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2023 EP0729 | Financial Updates | 3 Ways Raising the Retirement Age Could Derail Your Financial Plan (and what to do about it!)

Planning Matters Radio / Peter Richon
The Truth Network Radio
July 29, 2023 10:00 am

2023 EP0729 | Financial Updates | 3 Ways Raising the Retirement Age Could Derail Your Financial Plan (and what to do about it!)

Planning Matters Radio / Peter Richon

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July 29, 2023 10:00 am

The Social Security fund is set to run out of money by 2033. One measure that could help keep the program afloat would be to raise the retirement age, possibly to 70 years old! In this video, Peter with Richon Planning and Erin Kennedy break down the 3 ways this could affect your financial plan:

  1. An early retirement could be even more costly
  2. 2. You may have to work longer than you're able
  3. 3. You may run out of savings

And remember, claiming social security early will become even more costly! For example, if your full retirement age is 67, claiming Social Security at age 62 will result in a permanent 30% reduction in benefits. If the full retirement age were pushed to 70, claiming benefits at age 62 would lead to a permanent reduction that surpasses the current 30% mark!

Designing a holistic financial plan that accounts for all these variables is something we specialize in at Richon Planning. If we do see the full retirement age pushed back, we can help you determine how long you'll need to keep working, or whether you can retire early. To talk through your unique financial goals and to find out whether you're on track, please reach out to Peter by calling (919) 300-5886 or by visiting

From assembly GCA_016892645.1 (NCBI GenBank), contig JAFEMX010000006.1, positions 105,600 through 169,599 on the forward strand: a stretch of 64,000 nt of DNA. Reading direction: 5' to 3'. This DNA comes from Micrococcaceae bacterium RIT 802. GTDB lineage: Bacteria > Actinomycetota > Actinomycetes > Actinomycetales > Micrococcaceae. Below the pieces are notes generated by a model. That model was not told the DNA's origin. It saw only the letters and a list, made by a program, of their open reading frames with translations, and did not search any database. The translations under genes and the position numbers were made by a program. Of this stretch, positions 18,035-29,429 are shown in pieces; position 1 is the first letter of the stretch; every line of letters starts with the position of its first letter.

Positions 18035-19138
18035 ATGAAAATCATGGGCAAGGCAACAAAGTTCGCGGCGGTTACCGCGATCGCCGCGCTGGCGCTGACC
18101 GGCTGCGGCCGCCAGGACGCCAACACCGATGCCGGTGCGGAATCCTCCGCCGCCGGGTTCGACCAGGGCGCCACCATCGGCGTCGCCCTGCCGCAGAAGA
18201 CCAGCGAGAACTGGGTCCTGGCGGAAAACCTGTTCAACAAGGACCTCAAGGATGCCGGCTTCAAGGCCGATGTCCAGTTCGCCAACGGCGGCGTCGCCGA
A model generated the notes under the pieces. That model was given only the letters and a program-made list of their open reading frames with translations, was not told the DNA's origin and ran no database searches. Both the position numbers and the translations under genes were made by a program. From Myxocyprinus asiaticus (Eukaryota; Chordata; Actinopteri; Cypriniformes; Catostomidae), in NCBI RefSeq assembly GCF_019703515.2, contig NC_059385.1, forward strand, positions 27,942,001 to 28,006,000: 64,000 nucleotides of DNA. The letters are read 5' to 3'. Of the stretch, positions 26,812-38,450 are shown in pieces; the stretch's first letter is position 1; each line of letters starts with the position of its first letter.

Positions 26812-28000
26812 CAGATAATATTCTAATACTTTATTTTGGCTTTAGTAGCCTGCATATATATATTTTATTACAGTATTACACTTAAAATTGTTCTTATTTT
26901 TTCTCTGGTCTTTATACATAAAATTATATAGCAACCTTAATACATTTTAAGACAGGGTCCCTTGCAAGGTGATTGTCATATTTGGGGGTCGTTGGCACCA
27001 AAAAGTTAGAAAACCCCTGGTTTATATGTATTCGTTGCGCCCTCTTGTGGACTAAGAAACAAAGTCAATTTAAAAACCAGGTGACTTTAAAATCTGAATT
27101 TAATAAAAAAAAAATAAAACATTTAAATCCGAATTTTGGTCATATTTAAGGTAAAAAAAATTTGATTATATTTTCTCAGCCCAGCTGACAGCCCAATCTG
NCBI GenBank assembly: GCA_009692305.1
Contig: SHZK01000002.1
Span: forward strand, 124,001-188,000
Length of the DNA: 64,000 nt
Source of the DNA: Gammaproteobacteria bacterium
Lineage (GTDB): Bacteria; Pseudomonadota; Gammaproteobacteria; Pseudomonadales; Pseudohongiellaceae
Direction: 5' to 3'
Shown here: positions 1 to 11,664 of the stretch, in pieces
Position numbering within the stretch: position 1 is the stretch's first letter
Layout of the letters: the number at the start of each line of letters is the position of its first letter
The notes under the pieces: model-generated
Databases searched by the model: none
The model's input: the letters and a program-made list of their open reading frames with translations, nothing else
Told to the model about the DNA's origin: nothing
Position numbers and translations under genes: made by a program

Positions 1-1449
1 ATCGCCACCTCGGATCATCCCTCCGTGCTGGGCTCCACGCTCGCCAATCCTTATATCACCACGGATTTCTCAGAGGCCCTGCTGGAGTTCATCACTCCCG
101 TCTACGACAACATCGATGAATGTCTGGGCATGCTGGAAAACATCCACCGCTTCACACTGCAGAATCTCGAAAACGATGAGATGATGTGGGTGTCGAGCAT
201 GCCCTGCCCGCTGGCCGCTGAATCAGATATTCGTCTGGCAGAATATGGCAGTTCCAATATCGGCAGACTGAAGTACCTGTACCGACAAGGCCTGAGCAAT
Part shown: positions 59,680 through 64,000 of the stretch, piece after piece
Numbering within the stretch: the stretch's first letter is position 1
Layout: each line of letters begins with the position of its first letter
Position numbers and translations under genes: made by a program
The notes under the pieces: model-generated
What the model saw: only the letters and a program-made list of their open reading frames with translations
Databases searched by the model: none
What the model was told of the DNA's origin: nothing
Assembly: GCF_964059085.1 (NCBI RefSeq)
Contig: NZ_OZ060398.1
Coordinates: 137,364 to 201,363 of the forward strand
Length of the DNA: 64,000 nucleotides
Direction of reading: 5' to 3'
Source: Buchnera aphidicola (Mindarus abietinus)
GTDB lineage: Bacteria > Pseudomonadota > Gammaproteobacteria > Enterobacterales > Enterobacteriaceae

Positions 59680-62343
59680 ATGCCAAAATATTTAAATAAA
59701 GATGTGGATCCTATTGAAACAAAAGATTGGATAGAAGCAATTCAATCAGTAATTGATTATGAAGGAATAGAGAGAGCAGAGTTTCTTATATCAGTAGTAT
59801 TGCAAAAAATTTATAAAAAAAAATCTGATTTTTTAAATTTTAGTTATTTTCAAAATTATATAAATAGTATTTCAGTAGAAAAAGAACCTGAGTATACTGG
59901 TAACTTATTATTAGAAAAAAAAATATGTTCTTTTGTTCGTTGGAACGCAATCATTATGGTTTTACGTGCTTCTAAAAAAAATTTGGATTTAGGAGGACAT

#socialsecurity #wealthmanagement #financialplanning


We want you to plan for success. Welcome to Planning Matters Radio.

Peter, good to see you. Today we are talking through three ways raising the retirement age could derail your financial plan and what to do about it. The Social Security Fund is set to run out of money by 2033. One measure that could help keep the program afloat would be to raise the retirement age.

So we're going to talk through a few of those implications. Some experts believe the full retirement age could be pushed back to 70. The first way that could affect your plan, of course, claiming Social Security early will lead to a lifetime of less benefits.

Yeah, well, and it already does. So I'll never tell somebody that continuing to work a few extra years is going to be bad for your financial confidence and stability and well-being. But now it may not be as much of an option. We always also have to balance quality of life with financial well-being because planning is a little bit of both. But there really is already a system here if you absolutely need income. And when I say absolutely need, I mean, you really need income before 62. Then if you are disabled, there's the Social Security disability system that that is in place.

And that is something that we've talked about before. Social Security was to protect poverty in old age, but also younger disability. So you can claim something if you absolutely need it before 62. But 62 is when we are first eligible to claim Social Security specifically.

But it is a haircut. You are not yet fully entitled for your full retirement age. And if you take it at 62 already, it is a reduction from your full retirement age benefit. And because of the reduction that they are forecasting in 2033 and the possibility that they may graduate that full retirement age back even further, it could be an even deeper haircut. It's already about a 75 percent reduction or a 25 percent reduction from your full retirement age amount. And then if we experience the further reduction that they are forecasting, that could be another 25 to 27 percent reduction. So you're looking at like a 50 percent discount from what that full retirement age forecasted number would be. And if they move it out further, I would imagine that they even further decrease the amount that you receive if you claim and collect at 62. And so really proceed with caution there.